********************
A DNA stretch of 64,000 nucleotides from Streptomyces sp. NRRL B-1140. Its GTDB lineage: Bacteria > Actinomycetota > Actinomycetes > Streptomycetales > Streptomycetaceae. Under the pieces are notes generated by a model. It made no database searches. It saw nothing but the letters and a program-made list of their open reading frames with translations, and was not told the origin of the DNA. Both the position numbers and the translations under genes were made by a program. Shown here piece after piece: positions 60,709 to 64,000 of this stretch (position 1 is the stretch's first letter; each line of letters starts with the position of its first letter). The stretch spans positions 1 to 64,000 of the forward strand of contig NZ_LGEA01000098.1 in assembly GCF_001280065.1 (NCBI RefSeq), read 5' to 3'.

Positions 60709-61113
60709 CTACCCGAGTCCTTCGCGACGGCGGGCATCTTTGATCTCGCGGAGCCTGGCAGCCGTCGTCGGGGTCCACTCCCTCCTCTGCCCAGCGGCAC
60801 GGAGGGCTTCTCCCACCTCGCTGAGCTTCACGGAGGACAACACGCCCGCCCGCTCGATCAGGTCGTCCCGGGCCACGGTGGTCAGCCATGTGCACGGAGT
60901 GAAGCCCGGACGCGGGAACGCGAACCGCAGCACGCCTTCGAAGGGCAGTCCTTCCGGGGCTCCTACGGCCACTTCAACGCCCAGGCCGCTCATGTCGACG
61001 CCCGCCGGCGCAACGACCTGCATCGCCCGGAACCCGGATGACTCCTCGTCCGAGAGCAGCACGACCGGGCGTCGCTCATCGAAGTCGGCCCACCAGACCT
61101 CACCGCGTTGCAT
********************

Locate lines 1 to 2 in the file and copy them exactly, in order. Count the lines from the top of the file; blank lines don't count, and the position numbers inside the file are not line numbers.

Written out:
A DNA stretch of 64,000 nucleotides from Streptomyces sp. NRRL B-1140. Its GTDB lineage: Bacteria > Actinomycetota > Actinomycetes > Streptomycetales > Streptomycetaceae. Under the pieces are notes generated by a model. It made no database searches. It saw nothing but the letters and a program-made list of their open reading frames with translations, and was not told the origin of the DNA. Both the position numbers and the translations under genes were made by a program. Shown here piece after piece: positions 60,709 to 64,000 of this stretch (position 1 is the stretch's first letter; each line of letters starts with the position of its first letter). The stretch spans positions 1 to 64,000 of the forward strand of contig NZ_LGEA01000098.1 in assembly GCF_001280065.1 (NCBI RefSeq), read 5' to 3'.

Positions 60709-61113